ELT research awards
Through this scheme we aim to facilitate the production of innovative research to benefit the learning and teaching of English throughout the world by co-funding a number of partnership awards.
The call for submitting ELTRA proposals for this year will be opening soon.
This longstanding scheme successfully facilitates innovative research in the learning and teaching of English by co-funding a number of partnership awards of up to £20,000. The resulting articles are published online in the British Council Research Papers series.
See the winners from previous years.
What is the purpose of the ELTRA Scheme?
- To facilitate the production of high quality research from the UK relevant to ELT practitioners.
- To improve access of ELT policy makers and professionals worldwide to high quality and relevant research from the UK.
- To facilitate and encourage the establishment and maintenance of active research links between ELT professionals and policy makers in the UK and overseas.
Who may apply?
Any person resident in the UK with an affiliation to a UK educational institution. The award agreement will normally be with the institution.
Note: Although the applicant must be resident in the UK, the research may, in whole or in part, take place outside the UK or by persons not resident in the UK.
What type of activity can be considered?
In past years the British Council has been particularly interested in research within the following areas:
- Learning & teaching of English at younger ages
- ICT and new technologies in ELT
- Teacher education and training
- English as a Medium of Instruction (EMI)
- English language testing and assessment and applications of the CEFR
- English language programme evaluation
- English for development: Social, economic, political aspects of English, education, and language teaching
- Role of English language in promoting peace, security and resilience
However, proposals for any research activity relating directly to the learning, teaching, or assessment of English as a foreign, second, or additional language may be considered.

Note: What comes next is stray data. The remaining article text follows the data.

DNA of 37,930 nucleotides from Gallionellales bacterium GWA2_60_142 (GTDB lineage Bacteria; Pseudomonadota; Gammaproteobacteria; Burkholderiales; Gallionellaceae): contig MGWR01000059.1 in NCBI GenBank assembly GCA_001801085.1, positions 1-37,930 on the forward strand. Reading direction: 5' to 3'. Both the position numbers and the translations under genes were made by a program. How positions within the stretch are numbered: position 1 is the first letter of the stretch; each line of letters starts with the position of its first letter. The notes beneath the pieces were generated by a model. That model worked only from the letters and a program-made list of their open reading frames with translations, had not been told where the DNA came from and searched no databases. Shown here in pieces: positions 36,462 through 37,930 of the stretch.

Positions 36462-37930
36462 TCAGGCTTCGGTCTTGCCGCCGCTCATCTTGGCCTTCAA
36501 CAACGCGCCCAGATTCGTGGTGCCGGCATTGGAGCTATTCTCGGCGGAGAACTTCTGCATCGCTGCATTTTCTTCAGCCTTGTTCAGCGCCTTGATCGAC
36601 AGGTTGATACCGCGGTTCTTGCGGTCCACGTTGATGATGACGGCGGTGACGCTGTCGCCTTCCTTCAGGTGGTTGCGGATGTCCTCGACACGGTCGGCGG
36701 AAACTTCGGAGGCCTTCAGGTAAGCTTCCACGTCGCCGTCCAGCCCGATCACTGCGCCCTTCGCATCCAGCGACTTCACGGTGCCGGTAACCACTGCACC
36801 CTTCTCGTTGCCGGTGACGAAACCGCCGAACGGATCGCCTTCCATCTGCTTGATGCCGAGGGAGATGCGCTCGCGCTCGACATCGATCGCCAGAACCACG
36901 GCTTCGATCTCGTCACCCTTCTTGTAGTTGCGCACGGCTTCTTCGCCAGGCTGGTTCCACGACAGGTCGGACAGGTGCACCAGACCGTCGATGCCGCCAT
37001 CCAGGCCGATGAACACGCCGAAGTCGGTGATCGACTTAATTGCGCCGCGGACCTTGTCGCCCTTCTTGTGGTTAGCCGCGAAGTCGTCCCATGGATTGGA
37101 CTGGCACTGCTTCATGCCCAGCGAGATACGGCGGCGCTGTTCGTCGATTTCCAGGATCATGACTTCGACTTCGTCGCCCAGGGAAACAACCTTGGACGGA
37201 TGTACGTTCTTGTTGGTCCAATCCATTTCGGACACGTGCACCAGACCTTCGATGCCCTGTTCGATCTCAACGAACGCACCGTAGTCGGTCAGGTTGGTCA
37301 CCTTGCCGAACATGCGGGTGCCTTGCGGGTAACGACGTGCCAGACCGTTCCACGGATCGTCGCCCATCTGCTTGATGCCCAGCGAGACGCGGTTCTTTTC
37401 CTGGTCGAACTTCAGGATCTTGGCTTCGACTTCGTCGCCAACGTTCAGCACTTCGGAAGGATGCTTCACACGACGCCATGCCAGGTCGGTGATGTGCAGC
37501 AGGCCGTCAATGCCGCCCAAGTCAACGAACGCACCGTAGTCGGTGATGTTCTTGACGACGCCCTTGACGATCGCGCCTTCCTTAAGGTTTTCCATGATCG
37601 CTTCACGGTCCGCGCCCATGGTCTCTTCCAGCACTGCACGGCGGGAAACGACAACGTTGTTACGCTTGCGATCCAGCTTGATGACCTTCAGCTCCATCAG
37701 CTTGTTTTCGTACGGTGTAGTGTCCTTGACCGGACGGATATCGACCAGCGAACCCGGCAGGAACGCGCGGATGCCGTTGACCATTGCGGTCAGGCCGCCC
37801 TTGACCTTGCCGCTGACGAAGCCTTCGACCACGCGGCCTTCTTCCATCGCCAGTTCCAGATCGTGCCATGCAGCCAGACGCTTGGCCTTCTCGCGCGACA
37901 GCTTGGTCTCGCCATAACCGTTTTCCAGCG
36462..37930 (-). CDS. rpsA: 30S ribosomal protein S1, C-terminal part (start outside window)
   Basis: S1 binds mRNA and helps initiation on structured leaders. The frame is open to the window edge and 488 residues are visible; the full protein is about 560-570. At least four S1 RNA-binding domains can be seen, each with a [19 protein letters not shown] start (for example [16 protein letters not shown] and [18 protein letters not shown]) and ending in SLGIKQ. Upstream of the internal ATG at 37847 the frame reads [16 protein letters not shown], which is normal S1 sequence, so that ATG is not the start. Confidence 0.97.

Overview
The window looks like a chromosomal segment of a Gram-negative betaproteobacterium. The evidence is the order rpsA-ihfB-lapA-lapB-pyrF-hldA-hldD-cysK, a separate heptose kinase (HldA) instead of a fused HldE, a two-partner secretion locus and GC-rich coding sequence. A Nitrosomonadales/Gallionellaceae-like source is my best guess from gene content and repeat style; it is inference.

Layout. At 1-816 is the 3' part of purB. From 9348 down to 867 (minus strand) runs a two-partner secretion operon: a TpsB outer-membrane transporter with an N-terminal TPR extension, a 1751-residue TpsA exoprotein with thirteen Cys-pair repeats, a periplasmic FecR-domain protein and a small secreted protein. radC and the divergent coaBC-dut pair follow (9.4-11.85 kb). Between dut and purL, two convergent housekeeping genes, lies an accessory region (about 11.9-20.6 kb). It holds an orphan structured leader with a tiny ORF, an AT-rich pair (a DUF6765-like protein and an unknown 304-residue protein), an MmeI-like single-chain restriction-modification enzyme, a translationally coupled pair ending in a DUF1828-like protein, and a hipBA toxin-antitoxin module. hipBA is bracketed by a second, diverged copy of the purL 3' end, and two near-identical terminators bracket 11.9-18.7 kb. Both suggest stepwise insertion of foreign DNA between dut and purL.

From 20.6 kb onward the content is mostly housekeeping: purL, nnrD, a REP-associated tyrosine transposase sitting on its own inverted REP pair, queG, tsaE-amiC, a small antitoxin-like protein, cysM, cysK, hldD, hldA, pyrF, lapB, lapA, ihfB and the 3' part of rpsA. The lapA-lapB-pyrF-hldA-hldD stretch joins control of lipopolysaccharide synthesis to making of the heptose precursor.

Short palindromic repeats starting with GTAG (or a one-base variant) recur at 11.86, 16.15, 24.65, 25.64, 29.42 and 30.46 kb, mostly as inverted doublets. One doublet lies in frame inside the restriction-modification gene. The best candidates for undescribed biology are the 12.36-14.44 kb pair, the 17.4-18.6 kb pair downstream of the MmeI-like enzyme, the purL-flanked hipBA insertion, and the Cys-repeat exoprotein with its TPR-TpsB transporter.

There must be a clear research output which the British Council will disseminate and which must be in a format that can be shared publicly and without cost throughout the world.
Successful applicants must produce a final article on the project, and in the case of longer projects, an interim report. This would normally include the rationale, methodology, findings, discussion and implications, and references. See the Guidelines for authors for more information. In addition to this output, researchers are encouraged to publish further outputs elsewhere, for example in peer-reviewed journals and at conferences.
What type of activity is outside the scheme?
- The research must not have already taken place or be underway.
- The research output / final article must be in English (though there may also be a version in another language).
- Funding will only be agreed for a maximum initial period of one year.
- This scheme is not intended to fund the field work of Ph.D. candidates or similar.
- We define research as original investigation undertaken in order to gain knowledge and understanding.
- Researchers / institutions currently in receipt of a research award cannot apply for a new one. Recipients of awards will become eligible to submit research proposals when the research report has been accepted for publication by the British Council.
Current ELT Research projects:
- University of Central Lancashire, Dr Nicola Halenko - How to survive the first year: Delivering online support to bridge the gap between pre-service training and in-service reality for novice English language teachers.
- Stirling University, Professor Fiona Copland - Investigating global practices in teaching English to young learners: ten years on
- University of Central Lancashire, Professor Michael Thomas - Minimum academic standards and the English language curriculum in Nigerian universities: Benchmarking, implementation and evaluation
- University of Warwick, Dr Anna Maria Pinter - Language learning ‘in the wild’: Implications of children’s playing of online games in English for their language learning
- University College London (UCL), Dr Eleonore Hargreaves - Why won't they speak English? An investigation into how young learners in middle-income-country schools learn spoken English
- University of Leicester, Dr Pamela Rogerson-Revell - Resilience and beyond:facilitating learning and well-being in the refugee language classroom - an inquiry-based study of ELT provision for refugees in a UK University of Sanctuary
- Manchester Metropolitan University, Dr Phung Dao - Oral peer feedback in classroom second language task-based interaction
- Northumbria University, Professor Graham Hall - English language teachers’ engagement with published research: perceptions, priorities and pedagogy
How can I apply?
The details and deadline for submitting ELTRA proposals will be announced soon.